People in Your Neighborhood: Meet martial artists Terry Sanchez
For Twins Dragon sports center owner Terry Sanchez, studying martial arts and self-defense methods has been a lifelong passion. At his 7524 La Jolla Blvd. studio the San Diego offers Kenpo, karate, boxing, Thai kickboxing, grappling and fencing. It all started when he was a child, and these days, the sixth-degree black belt from Mission Beach is still learning new styles.
How did your interest in martial arts begin?
“I started with Judo when I was 10, and then I started karate when I was 20, while I was in college getting a degree in psychology and sociology. I continued on with the martial arts, because I learned that my degrees went hand-in-hand with martial arts ... I realized I could better teach people and understand the depth of their needs.
After three years of doing karate, I started working at the Twin Dragon studio while it was owned by someone who also taught at Muirlands Middle School. A few years later, I bought the business from him. After 27 years, I moved to a location on Nautilus Street and then here seven years ago. I also teach Chinese Tai Chi, which I learned one form of 25 years ago and another form in the last year.”
What does it mean to be sixth-degree black belt?
“Typically there are three belts: white belt, brown belt and black belt. With the Chinese Kempo we do, there are levels within those belts. So within a white belt, there are white, orange, purple, blue and green. Green would be considered a senior white belt. Within the brown belt, there are three degrees: 1, 2 and 3.
Within a black belt, there are different degrees (depending on which type of martial art you practice). Each degree in black belt signifies a new level. You move through the ranks of degrees through your accomplishments of what you’ve done with your belt. It’s like a degree in academics (high school, college, master’s, etc.).”
Who do you like to teach?
“I like working with everyone, but women and children can be more vulnerable, so it means more to me to give them tools to be more confident and safe. For the children, it’s all about kick-block-punch and street awareness. I teach them how to avoid strangers or bullies. I’m also starting a woman’s self-defense class so they feel confident about who they are as a person and not be intimidated.”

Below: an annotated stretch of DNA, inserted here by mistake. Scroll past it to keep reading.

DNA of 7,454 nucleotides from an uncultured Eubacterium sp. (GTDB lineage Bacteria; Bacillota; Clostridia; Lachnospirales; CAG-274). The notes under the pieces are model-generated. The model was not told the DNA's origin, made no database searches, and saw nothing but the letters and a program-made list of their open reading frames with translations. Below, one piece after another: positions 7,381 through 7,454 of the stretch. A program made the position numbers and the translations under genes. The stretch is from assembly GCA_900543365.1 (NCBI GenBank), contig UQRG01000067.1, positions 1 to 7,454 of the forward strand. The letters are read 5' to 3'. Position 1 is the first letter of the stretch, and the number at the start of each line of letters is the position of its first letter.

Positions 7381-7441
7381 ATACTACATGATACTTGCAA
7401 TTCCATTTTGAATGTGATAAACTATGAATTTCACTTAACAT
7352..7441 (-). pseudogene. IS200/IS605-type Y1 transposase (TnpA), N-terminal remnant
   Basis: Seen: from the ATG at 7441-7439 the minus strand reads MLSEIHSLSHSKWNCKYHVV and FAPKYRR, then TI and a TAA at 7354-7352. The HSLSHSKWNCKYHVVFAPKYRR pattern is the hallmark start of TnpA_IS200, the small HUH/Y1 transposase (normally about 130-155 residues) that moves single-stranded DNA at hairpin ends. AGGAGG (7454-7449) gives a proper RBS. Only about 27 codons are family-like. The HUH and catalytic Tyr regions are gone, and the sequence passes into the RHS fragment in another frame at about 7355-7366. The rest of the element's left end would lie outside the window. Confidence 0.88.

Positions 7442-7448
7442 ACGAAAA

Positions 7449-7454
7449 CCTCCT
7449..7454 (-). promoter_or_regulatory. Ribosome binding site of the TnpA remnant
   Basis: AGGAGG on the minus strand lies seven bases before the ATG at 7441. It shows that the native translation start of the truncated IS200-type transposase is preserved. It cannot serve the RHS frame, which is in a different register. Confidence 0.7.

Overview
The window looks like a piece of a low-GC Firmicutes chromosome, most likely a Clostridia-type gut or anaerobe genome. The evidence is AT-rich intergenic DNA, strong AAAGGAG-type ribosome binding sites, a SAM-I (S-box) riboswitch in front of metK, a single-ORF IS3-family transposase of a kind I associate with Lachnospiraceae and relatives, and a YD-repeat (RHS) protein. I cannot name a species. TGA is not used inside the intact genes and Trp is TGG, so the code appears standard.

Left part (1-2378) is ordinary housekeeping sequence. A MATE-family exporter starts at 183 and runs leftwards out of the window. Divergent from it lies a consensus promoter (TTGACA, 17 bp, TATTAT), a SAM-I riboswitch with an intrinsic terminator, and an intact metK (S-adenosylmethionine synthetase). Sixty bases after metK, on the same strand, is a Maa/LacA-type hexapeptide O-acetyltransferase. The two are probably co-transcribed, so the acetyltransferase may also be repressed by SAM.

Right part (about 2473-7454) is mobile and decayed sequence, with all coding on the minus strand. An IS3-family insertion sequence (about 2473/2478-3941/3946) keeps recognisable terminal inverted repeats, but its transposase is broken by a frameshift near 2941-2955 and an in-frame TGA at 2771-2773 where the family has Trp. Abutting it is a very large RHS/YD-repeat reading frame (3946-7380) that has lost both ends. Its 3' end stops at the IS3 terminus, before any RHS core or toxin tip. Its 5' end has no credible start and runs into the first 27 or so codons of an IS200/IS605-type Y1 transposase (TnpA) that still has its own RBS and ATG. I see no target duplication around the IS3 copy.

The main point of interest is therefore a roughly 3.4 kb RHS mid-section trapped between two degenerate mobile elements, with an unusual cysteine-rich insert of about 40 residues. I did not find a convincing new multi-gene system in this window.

What has martial arts taught you?
“Martial arts and self-defense teaches how to avoid a confrontation rather than be involved in one. Teaching it has given me the satisfaction of seeing people grow and become confident and sure of themselves.”
How about fencing?
“In the old days, fencing and sword play would be part of your training if you were in the military or if you were in an elitist group of people. Today, I get a lot of people who come in because it’s mystical to them. It’s something they’ve seen on TV or in movies. But it is an art and it helps with conditioning. Some of the movements in fencing, such as lunging forward and striking, can be done with a hand or a sword. But a lot of people who do martial arts don’t do fencing.”
What do you do to relax?
“I go for walks, ride bikes and I condition myself to stay in shape. I’m not that old, but I’m getting older, so I need to stay in shape.”
Do you like karate movies?
“I like them, sure. They give a good insight into the martial arts, but the one thing they tend to get wrong is they portray people who are trained in martial arts as someone that is the toughest person in the room, who doesn’t take any guff from anyone, who will just jump in and fight you and that isn’t always what the enemy is like. Marital arts provides a sense of confidence as a person, so you don’t always have to fight to feel strong.”
- Editor’s Note: Welcome to La Jolla Light’s “People in Your Neighborhood” series, which shines a spotlight on notable locals we all wish we knew more about! Light staff is out on the town talking to familiar, friendly faces to bring you their stories. If you know someone you’d like us to profile, send the lead via e-mail to email@example.com or call us at (858) 875-5950.
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